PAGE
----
September 15, 2015 – A new report by the International Energy Agency (IEA), Clean Coal Centre, has detailed the changing electricity generation landscape in the rapidly growing countries of South and East Asia.
The findings of the report indicate a strong uptake of cleaner high efficiency low emission (HELE) coal fired power stations amongst the ten surveyed countries.
An impressive 670 of these generation units are already operating in these countries. Moreover, there are an additional 1066 now under construction or planned, which is the equivalent of 24 times Australia’s current coal fired generation. This is the fastest expansion and modernisation of coal fired generation in history.
HELE coal-fired generation is significant as they emit 20 to 25 per cent less CO2 than the average of exiting power stations and up to 40 per cent less than the oldest technology in place. Furthermore the most modern plants are using accompanying technology to reduce all other emissions including particulates to levels that comply with the most stringent urban air quality requirements.
This energy transition occurring in Asia is good news for demand for high quality Australian coal which is most suited for use in modern, cleaner generating plant. It is also a major step in reducing emissions growth and this is occurring without compromising much needed economic expansion.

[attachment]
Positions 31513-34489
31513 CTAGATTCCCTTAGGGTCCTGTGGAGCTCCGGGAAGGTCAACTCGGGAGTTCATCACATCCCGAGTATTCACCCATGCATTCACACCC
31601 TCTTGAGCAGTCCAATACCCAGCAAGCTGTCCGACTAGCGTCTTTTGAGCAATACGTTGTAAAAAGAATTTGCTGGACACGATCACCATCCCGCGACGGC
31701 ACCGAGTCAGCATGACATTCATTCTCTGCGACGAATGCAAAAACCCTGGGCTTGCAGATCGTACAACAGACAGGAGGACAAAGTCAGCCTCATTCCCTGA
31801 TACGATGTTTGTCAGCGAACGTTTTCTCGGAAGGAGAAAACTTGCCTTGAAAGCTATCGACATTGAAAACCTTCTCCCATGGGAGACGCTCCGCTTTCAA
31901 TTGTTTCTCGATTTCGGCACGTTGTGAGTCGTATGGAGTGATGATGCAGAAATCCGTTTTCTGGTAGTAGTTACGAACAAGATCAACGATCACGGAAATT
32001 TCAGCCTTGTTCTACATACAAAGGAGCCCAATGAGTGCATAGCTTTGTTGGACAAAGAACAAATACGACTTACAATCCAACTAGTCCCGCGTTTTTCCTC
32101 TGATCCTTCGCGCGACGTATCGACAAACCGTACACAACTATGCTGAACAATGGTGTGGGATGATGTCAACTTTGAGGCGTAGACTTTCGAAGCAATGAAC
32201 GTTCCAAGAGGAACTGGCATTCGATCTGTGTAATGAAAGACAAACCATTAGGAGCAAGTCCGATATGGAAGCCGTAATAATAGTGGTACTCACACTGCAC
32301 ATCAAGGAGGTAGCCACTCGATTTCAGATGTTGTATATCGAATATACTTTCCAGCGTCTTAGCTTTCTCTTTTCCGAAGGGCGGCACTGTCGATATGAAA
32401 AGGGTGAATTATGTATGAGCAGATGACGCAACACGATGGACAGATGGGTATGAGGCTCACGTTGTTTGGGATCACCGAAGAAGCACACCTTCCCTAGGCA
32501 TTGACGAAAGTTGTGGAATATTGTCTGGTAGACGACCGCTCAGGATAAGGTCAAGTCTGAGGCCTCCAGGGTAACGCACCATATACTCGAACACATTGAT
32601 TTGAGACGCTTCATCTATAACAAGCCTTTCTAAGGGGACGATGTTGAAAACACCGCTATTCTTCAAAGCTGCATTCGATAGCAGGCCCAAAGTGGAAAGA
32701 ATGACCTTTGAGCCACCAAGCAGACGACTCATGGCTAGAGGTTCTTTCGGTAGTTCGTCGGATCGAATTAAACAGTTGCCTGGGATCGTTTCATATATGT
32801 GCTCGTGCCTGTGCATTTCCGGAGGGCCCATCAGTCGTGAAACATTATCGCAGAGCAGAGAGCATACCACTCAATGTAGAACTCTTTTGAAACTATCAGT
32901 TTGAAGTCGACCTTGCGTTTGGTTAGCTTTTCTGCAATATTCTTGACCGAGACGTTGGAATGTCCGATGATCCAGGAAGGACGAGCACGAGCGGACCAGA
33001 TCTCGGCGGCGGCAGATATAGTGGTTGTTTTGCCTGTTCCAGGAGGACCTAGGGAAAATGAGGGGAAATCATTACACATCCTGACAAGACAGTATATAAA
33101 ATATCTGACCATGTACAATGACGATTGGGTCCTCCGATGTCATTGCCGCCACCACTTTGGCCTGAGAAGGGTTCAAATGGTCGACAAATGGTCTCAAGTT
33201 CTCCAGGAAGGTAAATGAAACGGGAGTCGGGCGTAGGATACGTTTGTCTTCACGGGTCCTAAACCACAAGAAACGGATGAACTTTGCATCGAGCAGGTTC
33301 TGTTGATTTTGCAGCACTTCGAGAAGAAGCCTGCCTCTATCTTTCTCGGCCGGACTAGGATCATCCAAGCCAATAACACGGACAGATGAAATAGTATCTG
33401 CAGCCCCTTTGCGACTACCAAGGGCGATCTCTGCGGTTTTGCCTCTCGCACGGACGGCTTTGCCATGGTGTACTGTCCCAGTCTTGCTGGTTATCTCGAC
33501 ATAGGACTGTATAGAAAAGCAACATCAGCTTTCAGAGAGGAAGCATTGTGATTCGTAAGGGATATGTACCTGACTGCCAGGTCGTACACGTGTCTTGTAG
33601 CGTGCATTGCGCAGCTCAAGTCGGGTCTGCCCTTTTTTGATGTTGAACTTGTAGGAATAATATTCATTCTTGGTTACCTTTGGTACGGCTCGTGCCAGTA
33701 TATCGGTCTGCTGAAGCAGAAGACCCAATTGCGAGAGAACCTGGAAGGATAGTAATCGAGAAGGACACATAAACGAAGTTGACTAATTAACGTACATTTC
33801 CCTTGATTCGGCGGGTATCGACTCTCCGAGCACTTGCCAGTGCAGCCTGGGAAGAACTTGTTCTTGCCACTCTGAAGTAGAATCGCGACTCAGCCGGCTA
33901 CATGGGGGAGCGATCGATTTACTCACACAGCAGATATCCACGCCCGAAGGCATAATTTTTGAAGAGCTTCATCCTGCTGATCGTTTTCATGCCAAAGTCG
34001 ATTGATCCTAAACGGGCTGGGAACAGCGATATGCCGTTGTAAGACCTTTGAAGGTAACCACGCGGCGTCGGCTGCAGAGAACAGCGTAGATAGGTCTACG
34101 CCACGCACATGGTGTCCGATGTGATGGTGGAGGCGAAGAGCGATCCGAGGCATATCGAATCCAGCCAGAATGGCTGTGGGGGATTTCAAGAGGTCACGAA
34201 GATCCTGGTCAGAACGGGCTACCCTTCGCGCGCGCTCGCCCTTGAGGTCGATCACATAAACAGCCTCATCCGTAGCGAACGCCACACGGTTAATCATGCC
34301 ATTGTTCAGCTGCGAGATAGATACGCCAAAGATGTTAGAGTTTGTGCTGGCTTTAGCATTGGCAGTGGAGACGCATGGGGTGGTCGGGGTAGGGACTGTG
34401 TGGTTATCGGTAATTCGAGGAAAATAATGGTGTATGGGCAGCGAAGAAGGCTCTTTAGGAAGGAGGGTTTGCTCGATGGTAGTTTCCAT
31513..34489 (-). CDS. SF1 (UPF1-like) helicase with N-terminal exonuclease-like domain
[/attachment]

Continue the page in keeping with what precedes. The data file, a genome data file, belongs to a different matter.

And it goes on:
It’s no longer a choice between having access to affordable base load energy and needing to mitigate emissions – we can do both.
In the 10 Asian countries studied; Bangladesh, China, India, Japan, Malaysia, Philippines, South Korea, Taiwan, Thailand, and Vietnam, an estimated 1.1 billion tonnes of CO2 abatement annually will result from the planned deployment of HELE rather than older typical subcritical technology.
What’s more if the most advanced ultra-supercritical technology was applied across the board the savings would be in the order of 2 billion tonnes, equivalent to India’s current annual emissions. This would be 53 times more effective than Europe’s emissions trading scheme.
The findings of this report will be of great disappointment to critics of the coal industry, as we continue to see growing demand for affordable base load energy and particularly in Asia. The IEA has estimated an additional 1 billion tonnes of coal will be used in 2019 compared with today.
By 2040 global coal trade will grow by 40 per cent and it is expected Australia will capture the largest share of that growth with the Department of Industry and Science expecting Australia to regain its position as the world’s top coal exporter by 2017.